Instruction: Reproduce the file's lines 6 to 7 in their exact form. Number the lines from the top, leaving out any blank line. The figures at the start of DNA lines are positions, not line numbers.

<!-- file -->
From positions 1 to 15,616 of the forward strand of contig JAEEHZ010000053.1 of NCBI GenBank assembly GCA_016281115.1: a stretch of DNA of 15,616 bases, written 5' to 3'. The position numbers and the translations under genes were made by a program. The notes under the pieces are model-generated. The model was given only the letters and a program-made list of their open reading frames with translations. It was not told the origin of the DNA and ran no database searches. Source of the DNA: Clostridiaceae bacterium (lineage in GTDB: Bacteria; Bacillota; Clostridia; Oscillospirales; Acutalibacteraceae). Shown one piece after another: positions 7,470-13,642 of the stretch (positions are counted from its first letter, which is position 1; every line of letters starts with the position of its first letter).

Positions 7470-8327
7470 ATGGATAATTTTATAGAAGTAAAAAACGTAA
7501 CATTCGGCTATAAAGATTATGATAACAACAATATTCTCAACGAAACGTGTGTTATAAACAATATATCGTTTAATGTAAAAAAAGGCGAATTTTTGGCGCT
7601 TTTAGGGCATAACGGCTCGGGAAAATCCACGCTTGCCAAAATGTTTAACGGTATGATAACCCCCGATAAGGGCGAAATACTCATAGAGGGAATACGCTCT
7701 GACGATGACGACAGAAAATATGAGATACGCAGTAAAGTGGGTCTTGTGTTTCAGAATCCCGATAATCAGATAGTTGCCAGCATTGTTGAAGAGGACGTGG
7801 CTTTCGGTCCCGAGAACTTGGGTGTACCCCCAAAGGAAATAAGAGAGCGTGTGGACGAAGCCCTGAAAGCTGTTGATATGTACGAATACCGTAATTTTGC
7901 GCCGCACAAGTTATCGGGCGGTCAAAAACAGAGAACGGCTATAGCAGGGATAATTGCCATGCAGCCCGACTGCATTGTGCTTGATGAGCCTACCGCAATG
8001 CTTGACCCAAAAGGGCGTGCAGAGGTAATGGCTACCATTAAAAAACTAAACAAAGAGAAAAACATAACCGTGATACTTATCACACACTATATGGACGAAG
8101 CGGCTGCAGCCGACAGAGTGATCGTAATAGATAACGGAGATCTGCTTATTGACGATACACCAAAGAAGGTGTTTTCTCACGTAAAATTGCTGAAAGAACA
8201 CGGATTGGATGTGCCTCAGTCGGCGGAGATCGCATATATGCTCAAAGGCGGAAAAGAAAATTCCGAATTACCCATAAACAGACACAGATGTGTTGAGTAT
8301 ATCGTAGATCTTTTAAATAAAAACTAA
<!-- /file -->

7701 GACGATGACGACAGAAAATATGAGATACGCAGTAAAGTGGGTCTTGTGTTTCAGAATCCCGATAATCAGATAGTTGCCAGCATTGTTGAAGAGGACGTGG
7801 CTTTCGGTCCCGAGAACTTGGGTGTACCCCCAAAGGAAATAAGAGAGCGTGTGGACGAAGCCCTGAAAGCTGTTGATATGTACGAATACCGTAATTTTGC